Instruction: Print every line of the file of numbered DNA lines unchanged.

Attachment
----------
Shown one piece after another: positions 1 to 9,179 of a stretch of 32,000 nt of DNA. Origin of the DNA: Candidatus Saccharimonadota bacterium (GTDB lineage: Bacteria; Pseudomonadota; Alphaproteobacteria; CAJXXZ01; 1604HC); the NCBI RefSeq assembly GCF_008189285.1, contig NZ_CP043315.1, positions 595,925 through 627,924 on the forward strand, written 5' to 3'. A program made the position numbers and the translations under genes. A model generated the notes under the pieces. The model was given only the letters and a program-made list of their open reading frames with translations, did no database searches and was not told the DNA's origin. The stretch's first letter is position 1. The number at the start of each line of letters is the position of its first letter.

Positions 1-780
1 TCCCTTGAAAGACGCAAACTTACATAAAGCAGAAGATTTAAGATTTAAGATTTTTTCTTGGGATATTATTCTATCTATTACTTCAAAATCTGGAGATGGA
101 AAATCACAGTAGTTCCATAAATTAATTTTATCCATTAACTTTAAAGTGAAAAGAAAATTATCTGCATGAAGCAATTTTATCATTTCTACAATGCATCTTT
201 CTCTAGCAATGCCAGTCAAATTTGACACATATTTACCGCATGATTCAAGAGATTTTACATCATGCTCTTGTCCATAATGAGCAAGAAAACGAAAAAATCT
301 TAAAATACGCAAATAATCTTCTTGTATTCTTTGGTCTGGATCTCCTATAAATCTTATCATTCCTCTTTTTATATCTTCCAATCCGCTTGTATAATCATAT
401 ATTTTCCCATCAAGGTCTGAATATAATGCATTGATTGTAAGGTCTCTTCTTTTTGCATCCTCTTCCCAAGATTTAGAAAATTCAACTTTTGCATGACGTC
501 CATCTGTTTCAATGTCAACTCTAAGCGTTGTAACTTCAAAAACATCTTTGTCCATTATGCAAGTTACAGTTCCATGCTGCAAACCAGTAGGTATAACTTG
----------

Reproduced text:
Shown one piece after another: positions 1 to 9,179 of a stretch of 32,000 nt of DNA. Origin of the DNA: Candidatus Saccharimonadota bacterium (GTDB lineage: Bacteria; Pseudomonadota; Alphaproteobacteria; CAJXXZ01; 1604HC); the NCBI RefSeq assembly GCF_008189285.1, contig NZ_CP043315.1, positions 595,925 through 627,924 on the forward strand, written 5' to 3'. A program made the position numbers and the translations under genes. A model generated the notes under the pieces. The model was given only the letters and a program-made list of their open reading frames with translations, did no database searches and was not told the DNA's origin. The stretch's first letter is position 1. The number at the start of each line of letters is the position of its first letter.

Positions 1-780
1 TCCCTTGAAAGACGCAAACTTACATAAAGCAGAAGATTTAAGATTTAAGATTTTTTCTTGGGATATTATTCTATCTATTACTTCAAAATCTGGAGATGGA
101 AAATCACAGTAGTTCCATAAATTAATTTTATCCATTAACTTTAAAGTGAAAAGAAAATTATCTGCATGAAGCAATTTTATCATTTCTACAATGCATCTTT
201 CTCTAGCAATGCCAGTCAAATTTGACACATATTTACCGCATGATTCAAGAGATTTTACATCATGCTCTTGTCCATAATGAGCAAGAAAACGAAAAAATCT
301 TAAAATACGCAAATAATCTTCTTGTATTCTTTGGTCTGGATCTCCTATAAATCTTATCATTCCTCTTTTTATATCTTCCAATCCGCTTGTATAATCATAT
401 ATTTTCCCATCAAGGTCTGAATATAATGCATTGATTGTAAGGTCTCTTCTTTTTGCATCCTCTTCCCAAGATTTAGAAAATTCAACTTTTGCATGACGTC
501 CATCTGTTTCAATGTCAACTCTAAGCGTTGTAACTTCAAAAACATCTTTGTCCATTATGCAAGTTACAGTTCCATGCTGCAAACCAGTAGGTATAACTTG